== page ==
H. V. Ellis

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In Life's dim mists of morning thou dost seem
To Childhood's eyes a giant vague and vast,
A shade across the dewy meadow cast
A blot upon the level-darting beam.

Day comes apace, and like a fearful dream
Thou shrinkest; and Youth smiles, deeming thee past;
And Manhood recks not of thee; till at last
Thou comest again, a speck borne down the stream.

Larger thou growest, and we see thee now,
No foe, but one whose silent plying wing
Shall bear us from the swiftly fading shore;
Thou comest; our head upon our breast we bow;
And in our ears remembered voices ring;
Thy arms enfold us; and we know no more.


The mystic berry from the Druid's tree,
Or limpet from the rock, more easily,
Or ivy from its mated wall, shall part,
Than man from whom he loves, than heart from heart.
Oh the wild ecstasy! the wildering pain!
To bid adieu; and know that ne'er again
The hand you hold, the loving voice you hear,
Shall grasp your own on earth, or charm your ear:
The lingering clasp of the last fond embrace;
The lingering gaze on the fast fading face;
The faltering tongue; the frozen memory;
The stunning sense of lonely misery;--
Ah, who shall ever find the words to tell
The agony of those that take a last farewell?

On a Lee Shore

Let be; of mercy! love, let go the clasp
Which yet has held thy beauty bound by me,--
A graceful bark beside a sombre quay--
Already now the waters sob and gasp
To dash and crush thee on me, and to grasp
My tender treasure which by night and day,
Seen or unseen, against me throbbing lay:
Near me thou diest: love, let go thy clasp.

Spread thy white-bosomed sail unto the breeze;
And I, like one who waving farewells, stands
And stretches arms whither arms cannot reach,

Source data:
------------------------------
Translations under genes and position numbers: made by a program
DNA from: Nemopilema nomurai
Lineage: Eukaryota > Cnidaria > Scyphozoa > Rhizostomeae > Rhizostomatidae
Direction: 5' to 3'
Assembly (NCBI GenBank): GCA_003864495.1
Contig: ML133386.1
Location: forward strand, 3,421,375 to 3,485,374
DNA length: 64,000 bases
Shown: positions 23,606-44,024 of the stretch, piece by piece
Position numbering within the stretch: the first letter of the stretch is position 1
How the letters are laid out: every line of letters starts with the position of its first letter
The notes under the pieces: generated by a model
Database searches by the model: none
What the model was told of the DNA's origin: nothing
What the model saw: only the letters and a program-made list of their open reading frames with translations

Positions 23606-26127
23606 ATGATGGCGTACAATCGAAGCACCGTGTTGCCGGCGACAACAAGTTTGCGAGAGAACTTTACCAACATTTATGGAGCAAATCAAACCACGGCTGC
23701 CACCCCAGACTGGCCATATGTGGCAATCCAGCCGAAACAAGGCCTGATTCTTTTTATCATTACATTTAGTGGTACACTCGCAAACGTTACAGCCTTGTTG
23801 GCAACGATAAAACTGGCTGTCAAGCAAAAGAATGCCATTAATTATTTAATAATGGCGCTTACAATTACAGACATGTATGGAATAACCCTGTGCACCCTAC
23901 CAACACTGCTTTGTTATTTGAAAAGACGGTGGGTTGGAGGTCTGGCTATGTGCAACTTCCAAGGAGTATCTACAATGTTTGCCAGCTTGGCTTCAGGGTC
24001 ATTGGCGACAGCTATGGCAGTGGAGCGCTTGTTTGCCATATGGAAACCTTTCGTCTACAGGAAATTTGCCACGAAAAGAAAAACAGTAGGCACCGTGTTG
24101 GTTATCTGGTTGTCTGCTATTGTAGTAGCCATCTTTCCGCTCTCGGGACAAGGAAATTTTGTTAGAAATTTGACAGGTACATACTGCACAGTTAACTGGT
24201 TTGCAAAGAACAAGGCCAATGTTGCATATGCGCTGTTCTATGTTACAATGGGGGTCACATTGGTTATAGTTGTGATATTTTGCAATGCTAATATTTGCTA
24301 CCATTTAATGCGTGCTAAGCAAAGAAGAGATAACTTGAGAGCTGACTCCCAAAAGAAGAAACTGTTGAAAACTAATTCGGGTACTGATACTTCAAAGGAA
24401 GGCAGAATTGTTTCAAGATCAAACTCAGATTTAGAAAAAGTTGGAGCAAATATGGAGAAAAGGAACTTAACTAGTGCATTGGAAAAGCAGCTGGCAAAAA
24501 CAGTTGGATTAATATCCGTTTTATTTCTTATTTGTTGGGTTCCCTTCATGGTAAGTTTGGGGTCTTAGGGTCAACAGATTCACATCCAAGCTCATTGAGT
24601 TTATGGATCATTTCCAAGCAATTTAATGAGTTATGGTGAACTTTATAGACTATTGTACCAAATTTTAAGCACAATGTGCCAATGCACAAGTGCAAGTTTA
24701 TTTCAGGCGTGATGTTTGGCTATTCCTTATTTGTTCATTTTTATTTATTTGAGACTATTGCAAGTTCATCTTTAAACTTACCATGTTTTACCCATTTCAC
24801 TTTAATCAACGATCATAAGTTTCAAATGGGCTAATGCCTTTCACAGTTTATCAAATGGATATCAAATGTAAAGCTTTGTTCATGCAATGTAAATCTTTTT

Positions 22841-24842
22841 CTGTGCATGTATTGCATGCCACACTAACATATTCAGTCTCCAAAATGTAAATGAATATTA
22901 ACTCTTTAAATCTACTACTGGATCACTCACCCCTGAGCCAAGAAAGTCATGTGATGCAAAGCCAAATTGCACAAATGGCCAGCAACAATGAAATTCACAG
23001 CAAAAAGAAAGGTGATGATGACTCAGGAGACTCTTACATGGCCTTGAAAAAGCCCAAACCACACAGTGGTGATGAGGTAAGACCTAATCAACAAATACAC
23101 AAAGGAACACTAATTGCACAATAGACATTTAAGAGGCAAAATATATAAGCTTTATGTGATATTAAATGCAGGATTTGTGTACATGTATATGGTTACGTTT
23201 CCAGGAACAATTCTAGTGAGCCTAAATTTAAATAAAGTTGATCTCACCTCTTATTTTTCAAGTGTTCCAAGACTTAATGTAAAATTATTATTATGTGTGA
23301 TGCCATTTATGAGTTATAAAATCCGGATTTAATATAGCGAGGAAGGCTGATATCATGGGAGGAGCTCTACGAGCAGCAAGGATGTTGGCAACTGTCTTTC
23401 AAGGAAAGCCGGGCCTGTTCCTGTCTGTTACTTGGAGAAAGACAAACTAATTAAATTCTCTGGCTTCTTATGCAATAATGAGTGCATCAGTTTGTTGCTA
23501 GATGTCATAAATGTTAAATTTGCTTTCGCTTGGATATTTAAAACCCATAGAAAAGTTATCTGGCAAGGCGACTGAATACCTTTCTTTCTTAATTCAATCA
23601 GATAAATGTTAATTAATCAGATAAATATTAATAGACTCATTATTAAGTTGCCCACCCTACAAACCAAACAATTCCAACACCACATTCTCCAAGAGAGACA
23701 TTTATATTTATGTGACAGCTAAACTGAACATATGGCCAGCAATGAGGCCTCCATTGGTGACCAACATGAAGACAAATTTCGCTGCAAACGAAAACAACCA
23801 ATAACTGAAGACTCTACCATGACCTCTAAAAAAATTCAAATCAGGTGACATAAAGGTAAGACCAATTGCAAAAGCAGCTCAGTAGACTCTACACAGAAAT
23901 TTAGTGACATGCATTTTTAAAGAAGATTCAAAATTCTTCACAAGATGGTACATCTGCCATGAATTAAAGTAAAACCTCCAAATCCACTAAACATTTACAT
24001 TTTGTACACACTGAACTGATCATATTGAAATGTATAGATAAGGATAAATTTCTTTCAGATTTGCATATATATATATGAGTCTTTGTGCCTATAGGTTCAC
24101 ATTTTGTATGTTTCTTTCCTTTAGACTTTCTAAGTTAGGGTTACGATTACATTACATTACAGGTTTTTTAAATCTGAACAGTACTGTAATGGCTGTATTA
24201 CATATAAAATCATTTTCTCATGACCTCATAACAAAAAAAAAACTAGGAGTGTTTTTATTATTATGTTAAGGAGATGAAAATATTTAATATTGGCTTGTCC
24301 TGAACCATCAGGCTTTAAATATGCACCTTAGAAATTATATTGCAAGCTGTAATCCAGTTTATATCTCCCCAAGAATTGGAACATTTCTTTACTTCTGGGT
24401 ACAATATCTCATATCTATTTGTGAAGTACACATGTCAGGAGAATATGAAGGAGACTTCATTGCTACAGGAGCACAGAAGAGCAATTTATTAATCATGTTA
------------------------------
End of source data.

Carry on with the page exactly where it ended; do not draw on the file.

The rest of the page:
Must yearn to watch thee far upon the seas,
At ebb across the weary level sands,
At flood across the weary moaning beach.

At Dawn

One moment, Night fold up thy wings again;
And cast upon mine eyes the shadow of sleep;
And in thy breath once more my senses steep;
And draw once more thy clouds about my brain,
Whereon who looketh may forget his pain:
For floating there even now my Mistress bent
Her lips towards me, as on speech intent,
For which my whole soul gasped as flowers for rain.

Then at the rustle of thy wings she fled
Frighted; and, though with hope to stay her flight,
I thrice called out, she vanished out of sight:
Bid her return that so her speech be said.
(The day is up, a voice is in the trees,
And I am I, and she is over seas.)

To Matthew Arnold

Sweet singer, who among thy poet's bays
Some bitter-fragrant herb has intertwined,
Who round about thy throbbing lyre dost bind
Some scent which, stealing with thy happiest lays
Down to the heart's deep-secret core, doth raise
A subtle ache their sweetness cannot still,
A yearning that they cannot all fulfil,
That lives and sleeps and lives through many days.

Though restless youth and age unrested bring
Their discontents, though many things seem to lie;
Yet, God be praised, we cannot wholly die
Whilst such as thou, such as thy father sing,
And point us still to such landmarks as these,
Monica, Obermann, Empedocles.

Half-mast High

The fierce sun smote him and went glorying down,
And ere the gloaming died his spirit fled;
The southern night burst into stars o'erhead,
Nor ruffled any wavelet to a frown;
Till morning from beneath her golden crown
Smiled on the half-mast ensign fluttering death
To beating pulses and to bated breath,
As if her smile could smile men's sorrow down.

Slow tolls the bell, the slow procession creeps;
Kind women's eyes are wet, hard men's are grave,
A voice commits our brother to the deeps,
A plash divides the hollow gulfing wave;
Still plies the van, still on the vessel speeds;
Nor ship, nor sea, nor sun, our sorrow heeds.